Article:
A reflection from our Quiet Garden

As I sit in our Quiet Garden on May 19th I can hear some traffic rumbling away but not enough to drown out leaves rustling in the cold breeze. I’m watching the seagulls wheeling and dealing, catching the currents and am reminded of Jonathan Livingstone Seagull’s speedy exploits, read to us in assemblies at Truro Grammar School in the 1973. These gulls seem less driven than Jonathan yet just as gymnastic , a bit Roger Federer to Rafa Nadal.

Looking down, I watch ants and woodlice scurrying across the stone and right by my side a length of spider’s web is battling to hold on against the wind.

If you know the garden you probably want to know what’s new. Well we have a fittingly beautiful new bench with a shiny plaque which says

In loving memory of
Thomas Austen Whiskerd
1927 – 2019

No doubt we will want to bless this bench when we’re back together again.

The two empty beds have been manured and one is full of re-homed irises. They struggled to compete with the tree but this year they’ve enjoyed the new space and light and several have flowered deep-purple. Indeed, purple has been the season’s “in” colour – Columbines, Bugle/Ajuga, Honesty but they are now about to be overtaken by pink in the way of Thrift, Chives, Dainthus and Cranesbill. But not I fear by the new should-be pink of Lambs’ Ears which is struggling to make it. A garden is always the great teacher when it comes to accepting failure as the companion of success.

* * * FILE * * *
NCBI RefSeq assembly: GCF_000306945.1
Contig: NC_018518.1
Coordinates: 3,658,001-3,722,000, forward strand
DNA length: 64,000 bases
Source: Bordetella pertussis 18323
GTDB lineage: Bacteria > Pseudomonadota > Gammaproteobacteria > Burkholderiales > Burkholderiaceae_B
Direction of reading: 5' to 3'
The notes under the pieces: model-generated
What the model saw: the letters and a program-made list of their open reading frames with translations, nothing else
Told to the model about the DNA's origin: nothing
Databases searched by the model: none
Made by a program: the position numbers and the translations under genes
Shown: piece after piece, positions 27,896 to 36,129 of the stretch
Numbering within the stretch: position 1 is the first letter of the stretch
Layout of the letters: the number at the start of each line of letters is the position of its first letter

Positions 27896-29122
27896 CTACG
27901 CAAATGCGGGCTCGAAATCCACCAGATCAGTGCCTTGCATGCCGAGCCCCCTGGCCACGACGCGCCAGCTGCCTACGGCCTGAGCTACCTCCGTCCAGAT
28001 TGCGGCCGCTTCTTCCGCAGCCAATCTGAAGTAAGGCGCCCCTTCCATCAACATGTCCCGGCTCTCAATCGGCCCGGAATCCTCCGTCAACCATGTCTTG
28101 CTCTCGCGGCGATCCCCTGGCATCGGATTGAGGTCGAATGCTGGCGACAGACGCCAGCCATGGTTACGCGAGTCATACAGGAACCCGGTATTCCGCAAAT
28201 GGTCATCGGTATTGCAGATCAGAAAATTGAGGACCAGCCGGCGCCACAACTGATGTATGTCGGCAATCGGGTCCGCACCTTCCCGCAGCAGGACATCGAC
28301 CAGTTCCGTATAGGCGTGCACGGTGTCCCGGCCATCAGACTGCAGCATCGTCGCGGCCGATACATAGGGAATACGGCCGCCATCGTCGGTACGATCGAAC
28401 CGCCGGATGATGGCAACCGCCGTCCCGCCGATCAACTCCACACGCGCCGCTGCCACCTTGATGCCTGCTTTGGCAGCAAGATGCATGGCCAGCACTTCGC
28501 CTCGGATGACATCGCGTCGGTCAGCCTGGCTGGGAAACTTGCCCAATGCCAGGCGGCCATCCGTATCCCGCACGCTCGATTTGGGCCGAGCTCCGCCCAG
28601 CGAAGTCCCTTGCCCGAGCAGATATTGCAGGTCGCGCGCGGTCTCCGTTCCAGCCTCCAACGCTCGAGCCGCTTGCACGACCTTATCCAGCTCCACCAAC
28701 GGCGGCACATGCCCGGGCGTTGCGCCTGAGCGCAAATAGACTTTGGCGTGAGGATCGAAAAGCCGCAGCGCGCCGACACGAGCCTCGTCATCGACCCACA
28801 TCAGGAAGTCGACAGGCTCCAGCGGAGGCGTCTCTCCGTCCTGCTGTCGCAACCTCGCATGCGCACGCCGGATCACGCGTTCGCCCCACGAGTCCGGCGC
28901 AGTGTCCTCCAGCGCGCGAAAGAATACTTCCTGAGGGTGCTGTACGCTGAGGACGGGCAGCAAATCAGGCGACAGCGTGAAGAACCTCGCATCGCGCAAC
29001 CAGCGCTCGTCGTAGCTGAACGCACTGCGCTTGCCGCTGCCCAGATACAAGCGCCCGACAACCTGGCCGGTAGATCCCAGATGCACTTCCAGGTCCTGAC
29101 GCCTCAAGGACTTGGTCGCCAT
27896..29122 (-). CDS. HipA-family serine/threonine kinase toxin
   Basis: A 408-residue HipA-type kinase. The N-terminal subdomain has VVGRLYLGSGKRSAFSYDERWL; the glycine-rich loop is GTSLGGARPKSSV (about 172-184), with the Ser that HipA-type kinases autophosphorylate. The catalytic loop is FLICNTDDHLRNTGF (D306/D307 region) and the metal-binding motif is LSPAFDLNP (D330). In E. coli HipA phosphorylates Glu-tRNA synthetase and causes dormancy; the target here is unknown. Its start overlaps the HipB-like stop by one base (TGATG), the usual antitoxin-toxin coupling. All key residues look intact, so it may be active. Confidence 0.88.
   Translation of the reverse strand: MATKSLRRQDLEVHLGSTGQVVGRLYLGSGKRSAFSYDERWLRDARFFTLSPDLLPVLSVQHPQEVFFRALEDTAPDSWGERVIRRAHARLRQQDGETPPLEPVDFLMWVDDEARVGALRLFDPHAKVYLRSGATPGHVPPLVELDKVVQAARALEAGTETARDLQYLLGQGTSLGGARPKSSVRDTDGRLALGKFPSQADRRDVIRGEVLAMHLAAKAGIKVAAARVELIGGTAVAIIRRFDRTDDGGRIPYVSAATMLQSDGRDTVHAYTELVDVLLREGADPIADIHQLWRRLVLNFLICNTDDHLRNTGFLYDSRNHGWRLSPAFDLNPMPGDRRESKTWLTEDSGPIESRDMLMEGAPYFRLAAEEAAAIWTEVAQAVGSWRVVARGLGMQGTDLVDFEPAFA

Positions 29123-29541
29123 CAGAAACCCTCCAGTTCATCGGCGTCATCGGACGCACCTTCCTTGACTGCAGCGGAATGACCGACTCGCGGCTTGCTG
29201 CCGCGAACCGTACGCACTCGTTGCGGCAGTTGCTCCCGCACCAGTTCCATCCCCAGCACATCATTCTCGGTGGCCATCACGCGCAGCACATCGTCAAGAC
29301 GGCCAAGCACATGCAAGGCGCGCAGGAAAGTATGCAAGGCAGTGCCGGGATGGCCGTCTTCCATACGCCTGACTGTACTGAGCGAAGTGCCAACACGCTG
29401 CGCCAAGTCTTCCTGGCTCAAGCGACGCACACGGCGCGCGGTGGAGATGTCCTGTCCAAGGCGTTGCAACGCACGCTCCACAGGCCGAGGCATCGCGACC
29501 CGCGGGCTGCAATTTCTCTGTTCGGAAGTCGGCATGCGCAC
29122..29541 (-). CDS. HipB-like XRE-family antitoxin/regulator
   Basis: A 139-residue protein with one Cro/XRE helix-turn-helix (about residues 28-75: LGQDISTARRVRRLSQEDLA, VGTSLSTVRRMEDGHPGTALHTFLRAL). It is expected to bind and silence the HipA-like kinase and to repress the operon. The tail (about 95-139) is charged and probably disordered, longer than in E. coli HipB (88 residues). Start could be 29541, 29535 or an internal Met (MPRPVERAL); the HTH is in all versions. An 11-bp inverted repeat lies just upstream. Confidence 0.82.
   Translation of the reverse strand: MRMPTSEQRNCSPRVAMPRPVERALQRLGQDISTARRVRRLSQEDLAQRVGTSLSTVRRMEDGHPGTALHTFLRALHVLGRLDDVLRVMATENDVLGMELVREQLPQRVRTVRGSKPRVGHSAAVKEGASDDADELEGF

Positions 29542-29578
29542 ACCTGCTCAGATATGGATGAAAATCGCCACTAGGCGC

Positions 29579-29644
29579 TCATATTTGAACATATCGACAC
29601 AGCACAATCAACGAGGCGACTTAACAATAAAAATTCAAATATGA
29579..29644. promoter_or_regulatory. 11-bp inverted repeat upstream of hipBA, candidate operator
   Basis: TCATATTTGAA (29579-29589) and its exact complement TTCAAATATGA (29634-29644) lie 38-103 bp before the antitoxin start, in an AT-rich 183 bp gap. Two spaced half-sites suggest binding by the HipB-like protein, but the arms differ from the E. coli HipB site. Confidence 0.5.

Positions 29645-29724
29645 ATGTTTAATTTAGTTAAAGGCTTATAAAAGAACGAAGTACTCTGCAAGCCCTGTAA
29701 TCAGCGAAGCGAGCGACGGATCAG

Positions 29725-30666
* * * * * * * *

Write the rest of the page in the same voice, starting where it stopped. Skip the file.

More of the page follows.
Let’s do a little more celebrating though ! The Bronze Fennel looks like 2020 might be its year when it grows up. Some powdery-blue Forget-me-not has got its foot in the door but will have to be watched. One or two lovely bright yellow Welsh poppies stand proud and the Solomon’s Seal has been happy enough in its secret hidey-hole. Val’s delicate Clematis is flowering as is Marjorie’s pink Cranesbill but I’ve told you that already. Last but not least , the regular supply of fag- ends has dried up! Hurray, one less job to do!

Just before lockdown I did quite a bit of chopping back. Result, we have a humongous pile of garden waste still waiting for a kind car-owner (plus trailer even better) to volunteer to go to the dump post -May 28th.

Apart from cigarette-ends, my least favourite job has to be weeding the cracks between paving stones. I am just about to start on these little clumps of grass using the method I call “hoiking out, scalding and hoping it won’t come back”. But wait, I think someone’s already started! In “The Tailor of Gloucester” it was mice who crept in overnight to give a helping-hand so ” Thank you” to our secret little mouse.

If there are any other willing mice out there without a key , please do let me know and we’ll sort out access. Perhaps there is even a mouse who is a dab-hand at pointing the paving!

Just over the garden wall, the ash trees , always a slow-starter, are now out in leaf. Alongside copious ivy, these natives provide wonderful cover for urbanite robins, blackbirds and magpies. A few weeks back a friend in the Grassmarket reported hearing an owl. Semi-alert, I’ve now heard it down in Castle Terrace.

Next time, names…..